Chicago Hosts First Public Hearing for Proposed Clean Truck Standards

EDF Expert Testifies for Stronger Standards to Reduce Pollution and Fuel Use, Save Money

August 6, 2015
Sharyn Stein, 202-572-3396,

(Chicago – August 6, 2015) The first public hearing on a proposal to improve fuel economy and reduce climate pollution from America’s freight trucks and buses is taking place in Chicago today.

The U.S. Environmental Protection Agency (EPA) and U.S. Department of Transportation (DOT) will hear testimony about their proposed greenhouse gas and fuel efficiency standards for the nation’s freight trucks and buses.

Environmental Defense Fund’s Jason Mathers will testify that, while the standards represent an important step forward, they must be strengthened to spur more extensive deployment of the cost-effective technologies that are available. Those technologies will enable us to secure the climate, health, economic and security benefits we need to protect our communities and to build a prosperous clean energy economy. 

“Freight trucks are one of the single fastest growing sources of climate disrupting emissions,” said Mathers in his testimony. “Leaders in business and the environmental community alike recognize that rigorous well designed standards can save fleets and families in fuel costs, can reduce dangerous pollutants and can strengthen our global competitiveness by spurring the deployment of advanced technologies.” 

The proposed clean trucks standards will build on the historic standards finalized in 2011, which apply to model year 2014-to-2018 trucks. We’re already seeing the success of that first phase of standards in the demand for more efficient trucks – model year 2014 heavy-duty trucks saw the highest sales since 2005.

The proposed standards will apply to new heavy-duty trucks for model years 2021 through 2027, and new trailers built in model years 2018 to 2027. 

EPA and DOT estimate that, over the life of the program, the proposed standards will:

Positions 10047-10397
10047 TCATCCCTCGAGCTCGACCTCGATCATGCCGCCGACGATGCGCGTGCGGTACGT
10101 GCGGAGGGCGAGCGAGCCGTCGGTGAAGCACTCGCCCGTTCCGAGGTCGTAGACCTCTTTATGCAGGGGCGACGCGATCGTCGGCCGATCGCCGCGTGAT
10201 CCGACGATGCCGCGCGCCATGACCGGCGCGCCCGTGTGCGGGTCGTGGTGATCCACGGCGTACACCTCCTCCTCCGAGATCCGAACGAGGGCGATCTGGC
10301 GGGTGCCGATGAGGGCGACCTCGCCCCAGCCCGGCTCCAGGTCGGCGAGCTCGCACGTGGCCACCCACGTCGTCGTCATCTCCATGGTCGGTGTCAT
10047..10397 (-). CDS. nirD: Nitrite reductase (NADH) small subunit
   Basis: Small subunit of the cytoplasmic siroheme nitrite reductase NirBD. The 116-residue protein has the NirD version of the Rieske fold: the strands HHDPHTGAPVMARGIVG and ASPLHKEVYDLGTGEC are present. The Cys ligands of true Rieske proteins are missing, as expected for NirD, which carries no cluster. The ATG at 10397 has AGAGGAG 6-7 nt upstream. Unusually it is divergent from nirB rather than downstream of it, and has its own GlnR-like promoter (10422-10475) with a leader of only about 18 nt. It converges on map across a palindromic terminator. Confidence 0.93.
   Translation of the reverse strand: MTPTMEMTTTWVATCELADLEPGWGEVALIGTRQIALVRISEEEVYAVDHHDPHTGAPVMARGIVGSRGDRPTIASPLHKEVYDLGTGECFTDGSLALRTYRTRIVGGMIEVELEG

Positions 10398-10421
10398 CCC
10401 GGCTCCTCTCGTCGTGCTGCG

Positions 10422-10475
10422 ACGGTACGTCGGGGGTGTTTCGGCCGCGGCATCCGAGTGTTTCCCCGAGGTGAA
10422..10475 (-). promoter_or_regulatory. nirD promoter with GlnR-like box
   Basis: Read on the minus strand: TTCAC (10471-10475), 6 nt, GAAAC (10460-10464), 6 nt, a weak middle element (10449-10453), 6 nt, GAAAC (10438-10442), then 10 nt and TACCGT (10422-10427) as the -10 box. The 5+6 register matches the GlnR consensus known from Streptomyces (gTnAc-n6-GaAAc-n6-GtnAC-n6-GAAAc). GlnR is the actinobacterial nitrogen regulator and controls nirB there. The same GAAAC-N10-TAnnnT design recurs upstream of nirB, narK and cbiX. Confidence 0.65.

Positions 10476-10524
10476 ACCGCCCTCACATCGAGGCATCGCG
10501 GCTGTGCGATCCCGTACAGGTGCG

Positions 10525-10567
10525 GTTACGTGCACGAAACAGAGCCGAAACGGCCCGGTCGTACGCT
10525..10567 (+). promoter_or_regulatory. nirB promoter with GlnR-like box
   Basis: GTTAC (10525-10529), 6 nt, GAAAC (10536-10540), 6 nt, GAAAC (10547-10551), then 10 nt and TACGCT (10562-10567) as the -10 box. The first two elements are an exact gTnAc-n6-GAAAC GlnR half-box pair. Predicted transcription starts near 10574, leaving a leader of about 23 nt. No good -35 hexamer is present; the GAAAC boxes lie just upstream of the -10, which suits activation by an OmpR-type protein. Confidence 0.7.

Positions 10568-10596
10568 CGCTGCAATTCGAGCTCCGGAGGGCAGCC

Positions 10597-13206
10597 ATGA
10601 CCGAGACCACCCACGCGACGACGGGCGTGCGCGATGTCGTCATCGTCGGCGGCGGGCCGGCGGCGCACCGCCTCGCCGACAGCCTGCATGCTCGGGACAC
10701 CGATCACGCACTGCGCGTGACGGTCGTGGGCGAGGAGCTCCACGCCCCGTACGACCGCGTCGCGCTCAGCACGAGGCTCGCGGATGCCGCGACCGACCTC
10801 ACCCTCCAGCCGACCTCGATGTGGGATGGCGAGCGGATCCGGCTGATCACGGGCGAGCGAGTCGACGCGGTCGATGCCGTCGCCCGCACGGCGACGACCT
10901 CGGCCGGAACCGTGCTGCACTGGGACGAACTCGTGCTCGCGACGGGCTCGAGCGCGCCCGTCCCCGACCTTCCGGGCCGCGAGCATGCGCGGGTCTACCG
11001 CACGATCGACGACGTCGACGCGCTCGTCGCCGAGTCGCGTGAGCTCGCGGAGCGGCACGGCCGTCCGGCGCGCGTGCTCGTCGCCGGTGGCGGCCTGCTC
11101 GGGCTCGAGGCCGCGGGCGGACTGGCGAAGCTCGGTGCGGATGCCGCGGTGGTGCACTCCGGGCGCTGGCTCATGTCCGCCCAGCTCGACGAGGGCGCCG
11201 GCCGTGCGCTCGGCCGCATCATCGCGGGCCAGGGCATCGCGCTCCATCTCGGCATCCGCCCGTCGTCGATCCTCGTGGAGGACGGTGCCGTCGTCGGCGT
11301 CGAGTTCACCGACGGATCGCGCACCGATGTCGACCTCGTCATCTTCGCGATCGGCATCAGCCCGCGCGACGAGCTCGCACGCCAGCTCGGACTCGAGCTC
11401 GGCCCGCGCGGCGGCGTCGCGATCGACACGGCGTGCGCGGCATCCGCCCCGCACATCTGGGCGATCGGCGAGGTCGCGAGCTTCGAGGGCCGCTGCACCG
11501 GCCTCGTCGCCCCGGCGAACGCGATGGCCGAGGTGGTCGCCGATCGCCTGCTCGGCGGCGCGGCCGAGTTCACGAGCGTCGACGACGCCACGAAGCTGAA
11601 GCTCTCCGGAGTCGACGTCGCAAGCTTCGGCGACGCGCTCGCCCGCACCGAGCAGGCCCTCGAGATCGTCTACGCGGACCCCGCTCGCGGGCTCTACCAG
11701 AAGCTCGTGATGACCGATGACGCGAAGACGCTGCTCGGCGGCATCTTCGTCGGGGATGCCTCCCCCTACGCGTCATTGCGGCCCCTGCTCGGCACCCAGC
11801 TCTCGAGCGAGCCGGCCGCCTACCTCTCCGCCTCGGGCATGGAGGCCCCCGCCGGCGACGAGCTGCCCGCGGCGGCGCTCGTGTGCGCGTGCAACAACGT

• Reduce climate pollution by 1 billion tons
    • Cut fuel use by 1.8 billion barrels of oil
    • Save truck owners $170 billion in fuel costs

The proposed standards will also save the average American household $150 a year by 2030.

However, the proposal falls short of the cost-effective goal of 40 percent fuel consumption reduction by 2025 recommended by the American Council for an Energy-Efficient Economy and the Union of Concerned Scientists on the basis of extensive technical and economic analyses. (See Khan, S., D.W. Cooke, and L. Tonachel, Fuel savings available in new heavy-duty trucks in 2025. Transportation Research Board paper 15-4977. Presented at the 94th annual meeting of the Transportation Research Board, January 11-15, 2015 in Washington, DC.) 

Mathers will testify that it is EPA’s responsibility under the nation’s clean air laws to finalize standards that achieve deeper pollution reductions. Among other improvements, Mathers recommended 15 percent efficiency improvements from the engine and a program that is fully implemented by 2024. Read more in the testimony.

Background Information on Clean Trucks

    • Today’s average semi truck burns 20,000 gallons of diesel a year – the same volume of fuel used by 50 new passenger cars. (See EIA AEO 2014 Table 68, U Michgan Eco-Driving Index, Federal Highway Administration Table VM-1, American Public Transit Association’s Public Transportation Fact Book Tables 8, 16, and 21)
    • Fuel has been the largest single cost for trucking fleets, accounting for 39 percent of the cost of ownership in 2013.
    • Manufacturers, companies, national security experts, consumer groups and others across the country have spoken out in favor of better fuel efficiency and less pollution from freight trucks and buses.

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